bedear

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English[edit]

Etymology[edit]

From be- +‎ dear.

Verb[edit]

bedear (third-person singular simple present bedears, present participle bedearing, simple past and past participle bedeared)

  1. (transitive) To make or hold dear; endear.
    • 1872, Augusta Webster, The auspicious day:
      I have been too nice. The coaxing minx, she loves me, cannot hide it, Has but half heart to try. Coy as she is, Her looks are kisses and her voice bedears me, Though she but say "Good day, sir."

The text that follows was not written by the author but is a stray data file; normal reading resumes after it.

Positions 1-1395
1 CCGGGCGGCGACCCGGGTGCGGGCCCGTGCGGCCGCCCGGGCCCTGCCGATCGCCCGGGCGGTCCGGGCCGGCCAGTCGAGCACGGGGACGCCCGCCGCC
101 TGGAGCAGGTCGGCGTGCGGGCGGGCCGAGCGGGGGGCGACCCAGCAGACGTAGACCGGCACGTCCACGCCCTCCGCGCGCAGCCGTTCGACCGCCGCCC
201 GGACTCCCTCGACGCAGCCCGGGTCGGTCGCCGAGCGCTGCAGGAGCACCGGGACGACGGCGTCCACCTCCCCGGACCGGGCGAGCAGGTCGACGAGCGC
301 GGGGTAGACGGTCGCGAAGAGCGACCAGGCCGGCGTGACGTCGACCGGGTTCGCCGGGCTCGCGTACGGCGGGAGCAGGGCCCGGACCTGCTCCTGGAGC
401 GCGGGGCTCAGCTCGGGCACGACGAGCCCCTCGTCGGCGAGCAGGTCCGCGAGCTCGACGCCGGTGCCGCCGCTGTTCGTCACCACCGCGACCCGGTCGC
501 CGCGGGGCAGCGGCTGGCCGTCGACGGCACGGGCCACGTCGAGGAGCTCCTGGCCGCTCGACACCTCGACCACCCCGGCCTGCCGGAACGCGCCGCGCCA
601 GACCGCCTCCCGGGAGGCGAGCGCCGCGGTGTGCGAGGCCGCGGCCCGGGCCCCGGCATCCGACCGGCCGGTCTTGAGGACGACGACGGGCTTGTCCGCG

2. (transitive) To say "dear" to; address as "dear".
    • 1862, Richard Holt Hutton, Walter Bagehot, The National review:
      The "dears" had such a hard time of it, that they ended by keeping purposely away from the court-receptions, while, on the other hand, the legion of insignificant people with the von to their name commenced bedearing each other to their hearts content.
    • 1922, Hearst's international:
      Highland had fallen into the habit of casually bedearing Mary when there were people about. "Well, dear," he said, "how about it?" "Oh," she said, "I think it's a lovely place, and so clean and tidy, and the sea, and all — I'd love to stay."